In this essay I challenge our celebration of freedom of choice and offer a case for choosing restraint, instead. I argue that we need to rediscover appreciation. Because, in the words Abraham Joshua Heschel, “humankind will not perish for want of information; but only for want of appreciation.”
It also contains stories about living in the wild, banning advertisements, being threatened with a gun, pollinating flowers, saying grace, and herding goats.
I spent a long time writing and thinking about it, and I think it has turned pretty well. I hope you will take the time to read it.
It is somewhat longer than my usual blog posts, so I’ve split it up into six parts, which I’ll post here one by one to get people interested. You’ll find the first part below.
You can also read the whole essay in one go in whichever format you prefer:
We celebrate our freedom of choice. But in fact it is our options that control us ― not the other way around. There are so many options available to us all the time, inviting us to choose them.
Go to any convenience store or supermarket. Go down any shopping street. Sit at your computer or take out your smartphone. Watch TV or go to the movies. In all of these places your attention will be guided. You will be reminded of all the options at hand, offering instant gratification:
These ever-present reminders of these options reinforce our use of them. They become habits. And so we indulge ourselves all the time: Why not have a sugar boost? A coffee fix? Check out the latest news or gossip? Or how about a quick look to see if your latest status update has received any likes?
The wealth of options available to us ― choices to consume various products, mostly ― all but paralyse us. For instance, the average American supermarket stocks 30-40 different kinds of breakfast cereal. And almost just as many different kinds of peanut butter: Do you want smooth or chunky? Or extra chunky? Or do you prefer creamy? Or crunchy? Do you want regular, natural or organic? Or perhaps a reduced fat variety? And what if your preferred combination of natural and creamy isn’t available? What is your second preferred option?
As we become unable to analyse all of the options on offer, we come to suffer from what psychologists call “decision fatigue” — as we have more decisions to make, our decisions become progressively worse. We can either agonise over every single choice we make to ensure that we pick the right option (and generally feel less satisfied because we are now acutely aware of all the options we didn’t choose), or we can just pick the options that we have some sort of emotional or habitual connection to.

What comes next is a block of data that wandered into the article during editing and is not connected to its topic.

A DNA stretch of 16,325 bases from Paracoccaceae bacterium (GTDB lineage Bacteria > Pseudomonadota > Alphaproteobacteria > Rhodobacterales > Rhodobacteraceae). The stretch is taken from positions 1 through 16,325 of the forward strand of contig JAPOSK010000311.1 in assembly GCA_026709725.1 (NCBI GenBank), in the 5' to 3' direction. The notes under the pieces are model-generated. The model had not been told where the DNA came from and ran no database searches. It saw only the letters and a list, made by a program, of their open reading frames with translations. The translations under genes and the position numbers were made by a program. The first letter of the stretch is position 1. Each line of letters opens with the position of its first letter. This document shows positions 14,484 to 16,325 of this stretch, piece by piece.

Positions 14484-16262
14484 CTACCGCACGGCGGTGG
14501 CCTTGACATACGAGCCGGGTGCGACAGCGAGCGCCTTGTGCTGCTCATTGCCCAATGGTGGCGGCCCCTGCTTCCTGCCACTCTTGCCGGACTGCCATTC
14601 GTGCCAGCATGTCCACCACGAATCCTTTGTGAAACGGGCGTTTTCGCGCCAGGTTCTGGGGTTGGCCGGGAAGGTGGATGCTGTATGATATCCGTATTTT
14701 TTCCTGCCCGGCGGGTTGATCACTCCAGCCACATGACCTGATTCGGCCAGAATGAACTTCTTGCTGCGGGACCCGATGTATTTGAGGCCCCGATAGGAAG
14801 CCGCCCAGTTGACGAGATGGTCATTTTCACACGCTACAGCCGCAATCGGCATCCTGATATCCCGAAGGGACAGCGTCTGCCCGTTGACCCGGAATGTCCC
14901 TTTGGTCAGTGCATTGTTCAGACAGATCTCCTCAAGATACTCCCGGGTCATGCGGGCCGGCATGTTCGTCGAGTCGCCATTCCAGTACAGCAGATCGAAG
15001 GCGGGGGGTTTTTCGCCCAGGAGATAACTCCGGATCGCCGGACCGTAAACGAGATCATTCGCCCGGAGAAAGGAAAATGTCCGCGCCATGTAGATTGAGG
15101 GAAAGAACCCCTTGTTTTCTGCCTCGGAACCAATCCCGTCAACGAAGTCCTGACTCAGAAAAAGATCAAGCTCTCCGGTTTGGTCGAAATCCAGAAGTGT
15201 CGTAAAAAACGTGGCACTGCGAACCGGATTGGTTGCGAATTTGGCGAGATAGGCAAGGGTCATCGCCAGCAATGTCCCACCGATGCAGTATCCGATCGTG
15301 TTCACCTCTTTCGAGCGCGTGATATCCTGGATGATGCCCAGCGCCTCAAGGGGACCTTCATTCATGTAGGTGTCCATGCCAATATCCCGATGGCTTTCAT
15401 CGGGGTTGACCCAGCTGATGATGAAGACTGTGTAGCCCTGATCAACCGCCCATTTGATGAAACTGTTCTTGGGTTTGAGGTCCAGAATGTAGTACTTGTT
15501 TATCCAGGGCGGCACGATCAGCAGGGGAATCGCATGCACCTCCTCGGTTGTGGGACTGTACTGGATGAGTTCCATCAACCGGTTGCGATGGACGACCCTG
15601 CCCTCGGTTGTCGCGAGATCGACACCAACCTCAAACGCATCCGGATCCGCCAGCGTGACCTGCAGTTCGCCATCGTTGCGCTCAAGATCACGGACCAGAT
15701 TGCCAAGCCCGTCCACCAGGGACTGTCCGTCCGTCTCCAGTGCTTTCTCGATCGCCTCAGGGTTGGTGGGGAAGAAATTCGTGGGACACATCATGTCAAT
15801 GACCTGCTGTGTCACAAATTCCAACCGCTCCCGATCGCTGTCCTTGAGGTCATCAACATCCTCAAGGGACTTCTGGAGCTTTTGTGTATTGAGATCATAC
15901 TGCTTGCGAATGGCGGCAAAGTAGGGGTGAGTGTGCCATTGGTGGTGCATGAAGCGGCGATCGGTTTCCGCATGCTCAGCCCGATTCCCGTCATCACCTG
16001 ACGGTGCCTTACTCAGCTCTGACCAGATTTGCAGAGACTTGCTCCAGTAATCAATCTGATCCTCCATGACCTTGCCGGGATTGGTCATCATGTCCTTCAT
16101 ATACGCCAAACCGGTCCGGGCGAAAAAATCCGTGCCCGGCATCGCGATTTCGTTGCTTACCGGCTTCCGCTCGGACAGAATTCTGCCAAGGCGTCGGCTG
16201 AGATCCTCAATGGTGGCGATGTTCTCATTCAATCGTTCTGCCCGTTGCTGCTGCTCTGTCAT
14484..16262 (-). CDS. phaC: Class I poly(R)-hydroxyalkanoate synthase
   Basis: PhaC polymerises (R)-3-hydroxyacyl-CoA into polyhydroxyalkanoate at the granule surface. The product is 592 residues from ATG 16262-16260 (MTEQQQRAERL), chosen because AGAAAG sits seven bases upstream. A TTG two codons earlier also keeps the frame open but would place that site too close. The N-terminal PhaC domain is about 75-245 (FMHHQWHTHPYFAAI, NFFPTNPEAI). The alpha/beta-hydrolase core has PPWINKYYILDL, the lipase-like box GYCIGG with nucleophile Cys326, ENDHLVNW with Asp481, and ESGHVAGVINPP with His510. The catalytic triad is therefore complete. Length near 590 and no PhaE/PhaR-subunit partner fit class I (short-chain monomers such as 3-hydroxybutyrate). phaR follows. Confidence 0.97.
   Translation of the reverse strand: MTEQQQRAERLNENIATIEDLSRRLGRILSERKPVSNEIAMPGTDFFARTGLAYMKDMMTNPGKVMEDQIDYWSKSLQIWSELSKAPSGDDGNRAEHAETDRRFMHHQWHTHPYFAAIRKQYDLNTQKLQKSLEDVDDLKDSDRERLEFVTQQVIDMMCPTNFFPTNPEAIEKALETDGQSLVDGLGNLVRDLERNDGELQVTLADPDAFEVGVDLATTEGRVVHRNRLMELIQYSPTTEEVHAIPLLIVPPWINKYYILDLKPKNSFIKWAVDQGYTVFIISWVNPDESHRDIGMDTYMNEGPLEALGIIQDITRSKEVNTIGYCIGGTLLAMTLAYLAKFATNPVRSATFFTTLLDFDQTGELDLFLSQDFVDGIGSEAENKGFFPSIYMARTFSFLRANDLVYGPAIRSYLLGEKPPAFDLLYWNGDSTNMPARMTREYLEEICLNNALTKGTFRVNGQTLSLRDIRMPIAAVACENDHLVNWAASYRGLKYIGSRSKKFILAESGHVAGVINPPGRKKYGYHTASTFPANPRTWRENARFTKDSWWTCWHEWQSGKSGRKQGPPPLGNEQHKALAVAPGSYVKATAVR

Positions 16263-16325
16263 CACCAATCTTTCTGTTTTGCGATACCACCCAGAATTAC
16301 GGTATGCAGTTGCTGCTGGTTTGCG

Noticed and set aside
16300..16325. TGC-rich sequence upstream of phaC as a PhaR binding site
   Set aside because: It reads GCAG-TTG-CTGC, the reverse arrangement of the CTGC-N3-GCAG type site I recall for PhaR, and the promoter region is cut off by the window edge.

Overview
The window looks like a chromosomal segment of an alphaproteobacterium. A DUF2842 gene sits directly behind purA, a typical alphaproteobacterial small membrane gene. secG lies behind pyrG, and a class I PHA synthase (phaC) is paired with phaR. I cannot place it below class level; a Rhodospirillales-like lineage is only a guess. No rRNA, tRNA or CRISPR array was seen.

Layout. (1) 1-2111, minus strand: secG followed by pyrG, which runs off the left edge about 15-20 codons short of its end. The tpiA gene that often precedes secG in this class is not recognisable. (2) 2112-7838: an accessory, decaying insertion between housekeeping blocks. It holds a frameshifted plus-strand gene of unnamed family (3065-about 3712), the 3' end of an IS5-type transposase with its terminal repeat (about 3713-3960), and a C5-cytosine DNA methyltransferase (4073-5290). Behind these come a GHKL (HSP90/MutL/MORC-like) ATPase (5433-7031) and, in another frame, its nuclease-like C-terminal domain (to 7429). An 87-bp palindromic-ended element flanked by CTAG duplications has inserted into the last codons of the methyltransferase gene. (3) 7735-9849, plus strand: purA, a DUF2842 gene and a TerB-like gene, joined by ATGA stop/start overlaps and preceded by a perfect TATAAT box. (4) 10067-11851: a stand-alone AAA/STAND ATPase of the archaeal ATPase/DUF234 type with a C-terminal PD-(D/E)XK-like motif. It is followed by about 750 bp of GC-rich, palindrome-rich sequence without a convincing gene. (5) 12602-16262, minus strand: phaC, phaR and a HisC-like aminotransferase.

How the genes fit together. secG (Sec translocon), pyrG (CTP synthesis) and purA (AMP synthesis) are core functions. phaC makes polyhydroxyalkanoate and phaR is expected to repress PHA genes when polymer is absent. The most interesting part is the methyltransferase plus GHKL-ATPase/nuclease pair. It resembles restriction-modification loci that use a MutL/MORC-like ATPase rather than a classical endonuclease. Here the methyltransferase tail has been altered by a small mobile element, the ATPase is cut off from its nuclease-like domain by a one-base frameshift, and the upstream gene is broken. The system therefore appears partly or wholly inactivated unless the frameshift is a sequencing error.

These are typically the options that address our weaknesses and vices rather than our strengths. These are the options that appeal to us on a habitual, subconscious level. And whenever there is a lapse in our awareness. Whenever the barrage of options overwhelm us and opens a chink in our mental armour, we follow the habitual impulse to give into these small temptations. And so we find ourselves choosing to buy things and do things that we know are bad for us. We pick options that we don’t really want, but which are so alluringly easy to choose.
These options tempt us in ways that are so hard to avoid. They make us smaller and weaker than we really are. Than we can be.
And yet with every choice we make, we are constantly reminded that these are our own choices. And that we only have ourselves to blame when we make choices that are bad for us. It is our fault. Our weakness. Our addiction.
But that is a lie.
When everything we see is highlighting a certain set of options, urging and cajoling us to choose between them, it becomes fiercely difficult to choose something else.
It’s very difficult to avoid having your train of thought hi-jacked by billboards and advertisements when you enter a public space. Most of us are probably so used to it by now that we don’t really consider how ridiculously violating it is to have your personal, mental space flooded with unsolicited messages reminding you of your own weaknesses. The street artist Banksy said it best:
People are taking the piss out of you everyday. They butt into your life, take a cheap shot at you and then disappear. They leer at you from tall buildings and make you feel small. They make flippant comments from buses that imply you’re not sexy enough and that all the fun is happening somewhere else. They are on TV making your girlfriend feel inadequate. They have access to the most sophisticated technology the world has ever seen and they bully you with it.
But it gets even worse if you make a conscious decision to avoid some of the things that talk to your weaknesses. For instance if you choose
That you don’t want to watch TV because it makes you spend your time slouched, entertained and unaltered.